The Recollections of an Octogenarian
By Willis B. Newton

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If you have a family member in this Manuscript we would love to hear from you.  Please send a private email to admin@wagontrain1865.com.  We also are very interested in any new information that can be added to the Documentation of this story.  Please send us a private email.  Thanks.

Showing: 21-25 of 29
June Mc Cloud said:   August 24, 2013 9:26 pm PST
WOW! Thank you! A job well done. I am descendent of the Hutchisons. I read with smiles & tears. To actually read words that they said, and things they did makes me stand in awe and amazement. The hardships they went through makes me feel love & thankfulness to them. I wonder if they ever thought of us. I appreciate the part where Willis told of Charlotte's mother, Nancy Richardson Hudson, teaching her daughters to spin and weave. That told me something personal about her. She is my great great great grandmother born 1801 Virginia died 1856 Arkansas. Also parts telling of; the broken wagon wheel and fixing it, when Lizzie was needed to heard the cows and out did the boys (she was a husky girl), when Almira had to drive the wagon, the Oath of alegence at El Paso, when Billy Truman took the rope to swim the river instead of Willis. Each of these incidences show the character of these people. The part that took me unexpectingly by surprise and means a lot to me is when Willis was telling the deer hunting story about his neighbor whos name was Borrel, neighbors who lived at the foot of San Saba Peak. I stopped, took a deep breath, the tears ran down, and I said ,"Whoa!" Not only are Hutchison my great great grandparents, but also Burrel Neighbours who was a Texas Ranger at that time. I had often wondered if these families knew each other. Burrell died of small-pox in 1869 on the way to California His wife, son James and the rest of the family finished the trip and lived in Downey area. In 1881 James married Fannie Hutchison. Two of Burrell's brothers Allen W Neighbours and S.M. (Simpson Monroe) Neighbours are listed on the 1864 wagontrain. Allen W. Neighbours story is on the same page (577) as Willis Newton in the book of History of Los Angeles County, 1889. Again, Thank you to all who had part in making this manuscript available it is amazing. Thank you, to Helen Fagerburg for letting me know about it. June McCloud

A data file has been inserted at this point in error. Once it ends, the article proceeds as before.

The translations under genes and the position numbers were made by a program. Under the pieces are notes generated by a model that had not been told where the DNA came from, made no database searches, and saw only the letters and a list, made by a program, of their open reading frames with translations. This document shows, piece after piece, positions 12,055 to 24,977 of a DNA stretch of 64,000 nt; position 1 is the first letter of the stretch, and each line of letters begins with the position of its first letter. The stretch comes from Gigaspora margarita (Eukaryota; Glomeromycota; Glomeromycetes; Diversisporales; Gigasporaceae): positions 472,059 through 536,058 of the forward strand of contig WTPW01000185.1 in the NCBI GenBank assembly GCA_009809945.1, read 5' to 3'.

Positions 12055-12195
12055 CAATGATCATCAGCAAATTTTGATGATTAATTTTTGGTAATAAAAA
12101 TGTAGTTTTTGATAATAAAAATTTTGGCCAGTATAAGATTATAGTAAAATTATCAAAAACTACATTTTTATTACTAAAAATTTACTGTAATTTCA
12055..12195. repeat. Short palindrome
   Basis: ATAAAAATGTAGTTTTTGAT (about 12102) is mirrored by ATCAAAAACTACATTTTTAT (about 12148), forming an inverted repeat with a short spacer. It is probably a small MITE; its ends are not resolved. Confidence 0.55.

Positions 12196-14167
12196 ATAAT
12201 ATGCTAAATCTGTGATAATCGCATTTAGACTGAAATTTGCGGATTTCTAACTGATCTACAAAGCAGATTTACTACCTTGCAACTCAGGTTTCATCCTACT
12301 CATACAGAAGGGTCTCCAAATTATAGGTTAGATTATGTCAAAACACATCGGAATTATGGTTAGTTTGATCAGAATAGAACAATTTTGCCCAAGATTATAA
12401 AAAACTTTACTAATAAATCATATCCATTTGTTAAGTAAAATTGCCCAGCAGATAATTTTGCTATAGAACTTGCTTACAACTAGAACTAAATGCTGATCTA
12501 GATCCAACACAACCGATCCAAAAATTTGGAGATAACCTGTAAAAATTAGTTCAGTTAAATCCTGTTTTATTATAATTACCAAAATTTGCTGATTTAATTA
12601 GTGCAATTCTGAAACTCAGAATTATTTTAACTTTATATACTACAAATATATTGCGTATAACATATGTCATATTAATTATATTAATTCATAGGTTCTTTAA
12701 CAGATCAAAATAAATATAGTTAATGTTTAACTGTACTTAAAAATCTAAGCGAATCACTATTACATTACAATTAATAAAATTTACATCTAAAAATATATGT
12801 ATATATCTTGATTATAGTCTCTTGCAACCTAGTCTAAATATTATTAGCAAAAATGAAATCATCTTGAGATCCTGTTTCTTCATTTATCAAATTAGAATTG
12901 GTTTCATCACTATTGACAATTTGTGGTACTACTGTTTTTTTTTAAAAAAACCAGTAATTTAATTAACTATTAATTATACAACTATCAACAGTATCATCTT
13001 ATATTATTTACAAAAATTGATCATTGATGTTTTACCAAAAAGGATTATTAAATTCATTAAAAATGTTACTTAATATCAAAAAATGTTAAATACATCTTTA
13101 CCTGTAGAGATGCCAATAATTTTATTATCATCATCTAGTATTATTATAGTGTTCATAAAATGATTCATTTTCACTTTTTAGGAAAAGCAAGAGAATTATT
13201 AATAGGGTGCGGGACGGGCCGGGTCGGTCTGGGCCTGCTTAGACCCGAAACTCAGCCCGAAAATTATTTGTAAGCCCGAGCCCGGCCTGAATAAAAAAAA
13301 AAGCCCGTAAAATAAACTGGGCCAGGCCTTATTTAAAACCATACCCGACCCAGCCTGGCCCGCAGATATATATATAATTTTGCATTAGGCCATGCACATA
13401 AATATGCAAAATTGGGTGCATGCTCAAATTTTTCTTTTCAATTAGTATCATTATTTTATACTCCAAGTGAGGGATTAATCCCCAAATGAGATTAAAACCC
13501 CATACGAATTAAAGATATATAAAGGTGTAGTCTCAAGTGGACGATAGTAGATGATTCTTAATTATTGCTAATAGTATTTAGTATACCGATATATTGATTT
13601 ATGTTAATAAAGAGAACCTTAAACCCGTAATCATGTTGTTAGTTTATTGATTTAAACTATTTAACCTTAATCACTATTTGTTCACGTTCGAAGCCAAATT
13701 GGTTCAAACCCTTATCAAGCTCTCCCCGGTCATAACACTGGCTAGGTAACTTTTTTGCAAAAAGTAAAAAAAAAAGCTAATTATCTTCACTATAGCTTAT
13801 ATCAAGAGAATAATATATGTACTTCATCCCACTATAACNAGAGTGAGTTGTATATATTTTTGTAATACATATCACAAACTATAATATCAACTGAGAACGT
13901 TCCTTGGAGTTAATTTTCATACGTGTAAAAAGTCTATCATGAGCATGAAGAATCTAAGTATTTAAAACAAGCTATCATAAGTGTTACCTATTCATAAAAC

Helen Fagerburg said:   July 6, 2013 1:12 pm PST
Thank you for putting this site together, and to Paul Baker for directing me over here. We are both descended from William L. Baker & Celia Ann Cole, who was a sister of Capt. Jack Cole. The story had been passed down in my family that the Baker family had come out to California in 1863, with brother George Cole, but I see that both of those details were incorrect. Another detail that was passed down, and is more likely to be correct, is that Mollie Baker, age 4, broke her leg while trying to brace her hands on the shoulders of the oxen and swing down, something she had seen the bigger boys doing. The story goes that she was laid up in some sort of hammock for about 6 weeks while it healed. My grandmother also told me that half of the children in the wagon train died; I'm glad that family legend is completely false. Perhaps it has roots in the cattle that were lost in the wagon train just ahead of the Newtons? It's certainly interesting how the threads of the original story get woven and distorted down through the generations.

Paul Baker said:   July 5, 2013 10:56 am PST
Correction: My mistake on the last entry. Billy Baker is the brother-in-law to Captain Cole, so he is married to Capt. Cole's sister, not niece. Thank You again for the great story, Paul

Paul Baker said:   July 5, 2013 10:50 am PST
Great story. I learned something new. My Great Great Great Grandfather is seen here in the story as "Billy Baker", Married to Capt. Cole's niece in the last chapter. He ended up passing away around 1867 or so, and is buried somewhere around Downey CA today.

Barbara Pickering said:   June 4, 2013 7:54 pm PST
My sister-in-law owns the ranch in San Saba where the indians attacked Billy and Sampson Cole. Were these the same Coles that were on the wagon train 1865? I loved the book that you wrote!

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